9/11 is an infamous day in the history of the United States. For me, it has a far more personal meaning: it is my parents' anniversary.
My parents met in Washington, DC during WWII. Those two young people fell in love. My mother followed my father to California, where they were married. There was no long white dress or sit-down dinner or even a buffet following their wedding. My mother wore a simple yellow suit, my father his naval uniform. Soon after they were married, my father was shipped to the Pacific Theatre, where he was wounded aboard a ship which was torpedoed.
Though he was given the option of being sent home, he refused to take it. (The Red Cross urged him to go home, seeing as two brothers had recently died.) Instead, he stayed there and helped write letters to the families of those men who were killed. He kept up correspondence with those family members for many years.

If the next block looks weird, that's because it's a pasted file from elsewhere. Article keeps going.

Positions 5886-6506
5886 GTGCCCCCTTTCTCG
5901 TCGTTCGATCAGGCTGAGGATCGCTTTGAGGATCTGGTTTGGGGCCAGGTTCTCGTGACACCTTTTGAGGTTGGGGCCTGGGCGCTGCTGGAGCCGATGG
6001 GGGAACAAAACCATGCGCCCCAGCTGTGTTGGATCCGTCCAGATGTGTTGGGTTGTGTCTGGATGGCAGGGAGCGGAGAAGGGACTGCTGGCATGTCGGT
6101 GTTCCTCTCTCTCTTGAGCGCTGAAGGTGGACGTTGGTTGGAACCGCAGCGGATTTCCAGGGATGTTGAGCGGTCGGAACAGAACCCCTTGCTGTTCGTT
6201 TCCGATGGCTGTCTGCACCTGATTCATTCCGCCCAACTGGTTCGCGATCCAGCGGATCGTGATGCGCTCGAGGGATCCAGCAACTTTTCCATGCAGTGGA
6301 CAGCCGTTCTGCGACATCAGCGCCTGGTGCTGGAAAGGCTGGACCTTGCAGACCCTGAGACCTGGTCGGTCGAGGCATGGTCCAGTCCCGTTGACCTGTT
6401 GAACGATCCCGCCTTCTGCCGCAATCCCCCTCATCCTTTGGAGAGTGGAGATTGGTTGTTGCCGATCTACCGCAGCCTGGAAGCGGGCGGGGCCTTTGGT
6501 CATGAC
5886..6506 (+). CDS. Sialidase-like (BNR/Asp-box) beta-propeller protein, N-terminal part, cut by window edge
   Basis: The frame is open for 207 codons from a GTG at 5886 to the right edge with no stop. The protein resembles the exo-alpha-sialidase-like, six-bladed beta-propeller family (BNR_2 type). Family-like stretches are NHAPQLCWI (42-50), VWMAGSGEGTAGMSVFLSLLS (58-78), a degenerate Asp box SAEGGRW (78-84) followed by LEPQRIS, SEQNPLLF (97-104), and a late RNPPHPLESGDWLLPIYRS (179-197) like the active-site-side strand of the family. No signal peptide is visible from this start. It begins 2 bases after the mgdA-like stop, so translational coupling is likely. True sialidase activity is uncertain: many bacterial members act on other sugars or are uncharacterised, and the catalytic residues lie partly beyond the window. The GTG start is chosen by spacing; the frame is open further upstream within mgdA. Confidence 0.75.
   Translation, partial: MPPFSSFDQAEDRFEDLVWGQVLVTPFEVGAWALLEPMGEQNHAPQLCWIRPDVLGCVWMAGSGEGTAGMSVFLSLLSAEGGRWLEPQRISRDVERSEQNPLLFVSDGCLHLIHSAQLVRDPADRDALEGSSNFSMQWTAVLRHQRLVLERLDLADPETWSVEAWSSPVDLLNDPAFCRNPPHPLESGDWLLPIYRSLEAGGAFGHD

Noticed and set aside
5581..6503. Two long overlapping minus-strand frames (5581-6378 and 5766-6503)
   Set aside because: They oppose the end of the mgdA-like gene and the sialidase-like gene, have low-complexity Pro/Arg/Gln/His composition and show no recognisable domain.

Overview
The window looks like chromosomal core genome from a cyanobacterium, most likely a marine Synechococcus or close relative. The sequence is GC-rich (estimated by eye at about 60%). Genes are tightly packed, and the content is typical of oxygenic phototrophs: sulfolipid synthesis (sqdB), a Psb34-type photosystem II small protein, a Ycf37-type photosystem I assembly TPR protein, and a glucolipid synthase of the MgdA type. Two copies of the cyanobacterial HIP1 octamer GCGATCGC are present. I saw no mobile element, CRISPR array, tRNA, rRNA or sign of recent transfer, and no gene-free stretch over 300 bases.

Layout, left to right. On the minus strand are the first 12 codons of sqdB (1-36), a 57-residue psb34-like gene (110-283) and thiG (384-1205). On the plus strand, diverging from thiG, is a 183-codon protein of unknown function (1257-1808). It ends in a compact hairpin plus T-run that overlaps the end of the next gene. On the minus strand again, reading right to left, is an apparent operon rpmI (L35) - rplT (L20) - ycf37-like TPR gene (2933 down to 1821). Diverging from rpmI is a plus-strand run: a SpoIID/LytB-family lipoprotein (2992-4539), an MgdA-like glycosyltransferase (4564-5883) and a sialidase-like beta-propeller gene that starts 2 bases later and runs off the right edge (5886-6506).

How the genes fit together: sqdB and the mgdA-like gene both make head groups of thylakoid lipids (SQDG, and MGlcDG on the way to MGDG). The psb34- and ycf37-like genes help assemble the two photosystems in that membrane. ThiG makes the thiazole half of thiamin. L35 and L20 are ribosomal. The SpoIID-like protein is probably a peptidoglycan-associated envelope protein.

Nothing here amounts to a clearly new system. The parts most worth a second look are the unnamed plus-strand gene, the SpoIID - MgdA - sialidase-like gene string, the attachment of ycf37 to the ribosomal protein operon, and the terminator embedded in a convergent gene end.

My mother worked, saving money for when her sweetheart would return home. She lived modestly, sharing the small home of my father's sister and her family.
Months later, my father returned to the States. He needed further treatment for his wounds. After this, he enrolled in college, then law school on the GI Bill. Even with that financial aid, he and my mother worked long hours while he went to school, he as a short order cook and she with the Department of Engraving and Printing.
The word entitlement did not exist then, at least not in their vocabulary. The very idea would have baffled them. There was work, sacrifice, service, and more work. They did their best to pass these values on to my sister and me.
Joy for today: remembering my parents.